"If you are going to expel Santos, how can you allow... somebody like Menendez to remain in the Senate?"
After the U.S. House of Representatives on Friday voted to expel Republican New York Congressman George Santos, Sen. John Fetterman renewed his demand for similar action against Sen. Bob Menendez.
Fetterman (D-Pa.) has been calling for Menendez (D-N.J.) to exit the Senate since he was indicted in September and accused aiding the government of Egypt, engaging in "a corrupt relationship" with multiple businessmen, and accepting bribes in the form of "cash, gold, payments toward a home mortgage, compensation for a low-or-no-show job, a luxury vehicle, and other things of value."
Menendez has temporarily stepped down as chair of the Senate Foreign Relations Committee but refused to voluntarily leave the chamber, even after he was hit with another federal charge in October for allegedly acting as an unregistered agent for Egpyt.
Appearing on "The View" Friday, Fetterman argued that Menendez's alleged actions are "much more sinister and serious" than those of Santos—who faces 23 charges including wire fraud, aggravated identity theft, and conspiracy to commit offenses against the United States.
"He needs to go. And if you are going to expel Santos, how can you allow... somebody like Menendez to remain in the Senate?" said Fetterman, who previously returned $5,000 that his colleague gave to his 2022 campaign. "Menendez, I think, is really a senator for Egypt, not New Jersey."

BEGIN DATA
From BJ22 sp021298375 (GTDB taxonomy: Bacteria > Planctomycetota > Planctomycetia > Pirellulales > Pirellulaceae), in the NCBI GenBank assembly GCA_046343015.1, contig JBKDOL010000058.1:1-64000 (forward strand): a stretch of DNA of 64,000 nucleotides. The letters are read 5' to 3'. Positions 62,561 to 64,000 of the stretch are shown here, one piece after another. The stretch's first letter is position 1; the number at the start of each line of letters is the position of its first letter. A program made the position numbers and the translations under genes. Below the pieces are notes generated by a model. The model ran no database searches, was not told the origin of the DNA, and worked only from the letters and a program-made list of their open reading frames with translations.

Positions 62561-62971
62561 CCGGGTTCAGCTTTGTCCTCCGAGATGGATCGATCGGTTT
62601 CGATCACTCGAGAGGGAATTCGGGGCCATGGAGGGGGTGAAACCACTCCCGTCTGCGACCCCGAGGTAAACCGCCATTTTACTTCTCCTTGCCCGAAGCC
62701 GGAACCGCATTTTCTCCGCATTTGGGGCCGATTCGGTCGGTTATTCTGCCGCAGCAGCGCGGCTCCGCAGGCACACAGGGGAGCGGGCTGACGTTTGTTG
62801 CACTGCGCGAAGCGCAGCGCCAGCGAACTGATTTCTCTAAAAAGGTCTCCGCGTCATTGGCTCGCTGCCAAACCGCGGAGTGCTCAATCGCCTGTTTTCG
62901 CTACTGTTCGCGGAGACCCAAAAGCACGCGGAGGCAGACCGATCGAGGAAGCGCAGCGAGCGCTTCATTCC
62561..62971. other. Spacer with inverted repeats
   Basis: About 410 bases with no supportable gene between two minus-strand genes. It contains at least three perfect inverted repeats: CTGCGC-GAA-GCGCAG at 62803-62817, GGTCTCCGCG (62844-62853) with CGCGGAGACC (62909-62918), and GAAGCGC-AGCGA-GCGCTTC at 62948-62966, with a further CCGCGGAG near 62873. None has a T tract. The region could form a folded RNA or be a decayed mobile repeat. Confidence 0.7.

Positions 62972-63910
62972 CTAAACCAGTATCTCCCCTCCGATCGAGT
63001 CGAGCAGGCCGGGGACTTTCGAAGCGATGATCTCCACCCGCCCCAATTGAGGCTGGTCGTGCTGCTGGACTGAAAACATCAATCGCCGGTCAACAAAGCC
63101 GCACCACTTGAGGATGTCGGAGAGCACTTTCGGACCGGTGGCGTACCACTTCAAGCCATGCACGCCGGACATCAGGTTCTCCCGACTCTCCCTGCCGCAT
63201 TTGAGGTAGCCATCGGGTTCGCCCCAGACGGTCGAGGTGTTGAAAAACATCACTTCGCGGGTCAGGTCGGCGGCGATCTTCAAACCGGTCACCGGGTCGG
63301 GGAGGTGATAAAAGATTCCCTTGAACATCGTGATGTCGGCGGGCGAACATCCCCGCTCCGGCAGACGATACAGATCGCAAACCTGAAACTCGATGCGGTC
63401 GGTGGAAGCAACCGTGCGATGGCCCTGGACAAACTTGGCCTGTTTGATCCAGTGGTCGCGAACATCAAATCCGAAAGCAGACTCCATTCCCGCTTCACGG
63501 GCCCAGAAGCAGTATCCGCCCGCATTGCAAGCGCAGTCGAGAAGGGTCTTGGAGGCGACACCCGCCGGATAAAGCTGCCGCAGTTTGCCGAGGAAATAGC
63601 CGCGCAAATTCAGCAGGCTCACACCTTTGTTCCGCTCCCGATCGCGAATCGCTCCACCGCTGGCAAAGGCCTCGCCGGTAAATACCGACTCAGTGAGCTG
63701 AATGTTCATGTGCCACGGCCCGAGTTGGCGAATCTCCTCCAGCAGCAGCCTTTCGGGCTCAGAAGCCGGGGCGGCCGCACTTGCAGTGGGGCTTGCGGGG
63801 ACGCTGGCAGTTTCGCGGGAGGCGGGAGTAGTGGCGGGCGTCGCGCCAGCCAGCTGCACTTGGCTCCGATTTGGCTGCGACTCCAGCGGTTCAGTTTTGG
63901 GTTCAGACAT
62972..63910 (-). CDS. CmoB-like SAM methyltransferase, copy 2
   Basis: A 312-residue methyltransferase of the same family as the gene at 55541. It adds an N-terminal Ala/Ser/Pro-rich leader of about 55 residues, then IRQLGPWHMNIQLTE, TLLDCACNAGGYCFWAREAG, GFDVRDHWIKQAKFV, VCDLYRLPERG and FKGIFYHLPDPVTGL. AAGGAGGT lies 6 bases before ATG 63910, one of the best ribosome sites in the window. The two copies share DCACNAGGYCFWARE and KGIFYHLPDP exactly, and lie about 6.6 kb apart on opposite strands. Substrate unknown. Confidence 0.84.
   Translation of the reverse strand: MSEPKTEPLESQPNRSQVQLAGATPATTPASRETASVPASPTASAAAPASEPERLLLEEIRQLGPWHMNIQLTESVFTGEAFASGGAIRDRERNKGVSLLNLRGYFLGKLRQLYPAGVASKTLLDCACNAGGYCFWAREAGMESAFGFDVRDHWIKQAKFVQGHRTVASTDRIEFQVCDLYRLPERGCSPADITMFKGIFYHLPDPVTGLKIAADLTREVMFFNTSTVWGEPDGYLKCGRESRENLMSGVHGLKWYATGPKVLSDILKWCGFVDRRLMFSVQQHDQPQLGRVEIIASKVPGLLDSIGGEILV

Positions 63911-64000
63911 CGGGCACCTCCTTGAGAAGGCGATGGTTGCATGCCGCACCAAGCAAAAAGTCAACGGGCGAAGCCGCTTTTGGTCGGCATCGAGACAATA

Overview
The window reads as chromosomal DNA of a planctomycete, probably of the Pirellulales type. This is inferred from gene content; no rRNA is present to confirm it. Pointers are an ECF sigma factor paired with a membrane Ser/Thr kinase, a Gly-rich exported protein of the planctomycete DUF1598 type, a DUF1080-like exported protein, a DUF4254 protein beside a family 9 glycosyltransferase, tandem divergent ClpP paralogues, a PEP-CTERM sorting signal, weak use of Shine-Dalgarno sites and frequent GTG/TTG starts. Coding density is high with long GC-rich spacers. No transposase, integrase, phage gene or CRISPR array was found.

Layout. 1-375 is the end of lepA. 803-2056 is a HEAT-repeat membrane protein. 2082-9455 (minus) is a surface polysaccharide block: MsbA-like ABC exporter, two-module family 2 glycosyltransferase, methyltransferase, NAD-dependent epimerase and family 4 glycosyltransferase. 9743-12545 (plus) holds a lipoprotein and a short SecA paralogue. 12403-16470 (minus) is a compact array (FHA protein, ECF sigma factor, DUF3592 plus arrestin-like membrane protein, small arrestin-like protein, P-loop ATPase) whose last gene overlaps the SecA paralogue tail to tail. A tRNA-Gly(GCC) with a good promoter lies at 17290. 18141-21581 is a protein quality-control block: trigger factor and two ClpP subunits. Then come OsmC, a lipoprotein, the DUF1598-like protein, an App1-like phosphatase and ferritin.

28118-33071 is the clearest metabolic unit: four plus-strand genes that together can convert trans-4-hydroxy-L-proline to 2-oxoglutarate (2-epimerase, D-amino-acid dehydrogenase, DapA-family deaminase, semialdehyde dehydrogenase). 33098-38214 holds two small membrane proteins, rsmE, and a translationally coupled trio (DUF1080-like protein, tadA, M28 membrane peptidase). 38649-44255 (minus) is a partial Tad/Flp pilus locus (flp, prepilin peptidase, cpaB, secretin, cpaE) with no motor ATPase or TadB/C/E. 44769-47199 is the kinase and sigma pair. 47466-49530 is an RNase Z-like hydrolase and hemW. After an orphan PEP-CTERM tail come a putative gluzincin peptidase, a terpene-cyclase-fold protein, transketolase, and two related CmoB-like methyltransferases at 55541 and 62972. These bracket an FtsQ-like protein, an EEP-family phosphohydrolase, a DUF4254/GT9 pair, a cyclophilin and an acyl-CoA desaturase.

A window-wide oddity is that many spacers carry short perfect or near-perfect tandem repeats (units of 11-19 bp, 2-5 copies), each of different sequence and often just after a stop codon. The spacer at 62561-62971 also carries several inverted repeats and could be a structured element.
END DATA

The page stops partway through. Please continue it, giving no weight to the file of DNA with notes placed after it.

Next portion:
Asked about the fact that Menendez has not been convicted of any crimes, Fetterman responded that "he has the right for his day in court... but he doesn't have the right to have those kind of votes [in the Senate]. That's not a right and I think we need to make that kind of decision to send him out."
Congressman Rob Menendez (D-N.J.)—the embattled senator's son, who has not been accused of any wrongdoing—was among the 105 Republicans and 206 Democrats who voted Friday to expel Santos. It was a reversal from his position last month, before the House Ethics Committee released its report on the New Yorker's alleged misconduct and criminal activity.